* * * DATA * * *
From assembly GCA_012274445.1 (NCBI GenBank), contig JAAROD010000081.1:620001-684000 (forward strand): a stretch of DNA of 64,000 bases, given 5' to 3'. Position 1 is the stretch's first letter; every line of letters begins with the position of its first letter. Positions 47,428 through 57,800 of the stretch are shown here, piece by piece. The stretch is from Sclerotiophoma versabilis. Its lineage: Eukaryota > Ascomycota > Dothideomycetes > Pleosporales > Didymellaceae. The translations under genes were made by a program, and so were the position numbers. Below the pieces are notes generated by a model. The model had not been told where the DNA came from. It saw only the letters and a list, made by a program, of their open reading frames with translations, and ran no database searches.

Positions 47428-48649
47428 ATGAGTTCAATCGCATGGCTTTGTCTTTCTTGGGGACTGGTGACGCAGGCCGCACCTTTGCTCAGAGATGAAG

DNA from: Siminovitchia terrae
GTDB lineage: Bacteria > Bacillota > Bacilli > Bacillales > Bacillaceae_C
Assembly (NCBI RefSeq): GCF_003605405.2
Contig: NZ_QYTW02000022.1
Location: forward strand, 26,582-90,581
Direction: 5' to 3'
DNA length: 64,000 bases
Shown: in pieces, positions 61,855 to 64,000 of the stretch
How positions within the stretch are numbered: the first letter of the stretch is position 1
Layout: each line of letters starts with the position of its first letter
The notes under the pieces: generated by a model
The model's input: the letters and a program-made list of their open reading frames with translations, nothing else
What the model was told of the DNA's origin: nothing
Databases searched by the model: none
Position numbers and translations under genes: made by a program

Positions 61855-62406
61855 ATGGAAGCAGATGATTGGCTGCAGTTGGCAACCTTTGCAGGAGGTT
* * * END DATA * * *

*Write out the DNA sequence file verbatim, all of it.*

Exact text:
From assembly GCA_012274445.1 (NCBI GenBank), contig JAAROD010000081.1:620001-684000 (forward strand): a stretch of DNA of 64,000 bases, given 5' to 3'. Position 1 is the stretch's first letter; every line of letters begins with the position of its first letter. Positions 47,428 through 57,800 of the stretch are shown here, piece by piece. The stretch is from Sclerotiophoma versabilis. Its lineage: Eukaryota > Ascomycota > Dothideomycetes > Pleosporales > Didymellaceae. The translations under genes were made by a program, and so were the position numbers. Below the pieces are notes generated by a model. The model had not been told where the DNA came from. It saw only the letters and a list, made by a program, of their open reading frames with translations, and ran no database searches.

Positions 47428-48649
47428 ATGAGTTCAATCGCATGGCTTTGTCTTTCTTGGGGACTGGTGACGCAGGCCGCACCTTTGCTCAGAGATGAAG

DNA from: Siminovitchia terrae
GTDB lineage: Bacteria > Bacillota > Bacilli > Bacillales > Bacillaceae_C
Assembly (NCBI RefSeq): GCF_003605405.2
Contig: NZ_QYTW02000022.1
Location: forward strand, 26,582-90,581
Direction: 5' to 3'
DNA length: 64,000 bases
Shown: in pieces, positions 61,855 to 64,000 of the stretch
How positions within the stretch are numbered: the first letter of the stretch is position 1
Layout: each line of letters starts with the position of its first letter
The notes under the pieces: generated by a model
The model's input: the letters and a program-made list of their open reading frames with translations, nothing else
What the model was told of the DNA's origin: nothing
Databases searched by the model: none
Position numbers and translations under genes: made by a program

Positions 61855-62406
61855 ATGGAAGCAGATGATTGGCTGCAGTTGGCAACCTTTGCAGGAGGTT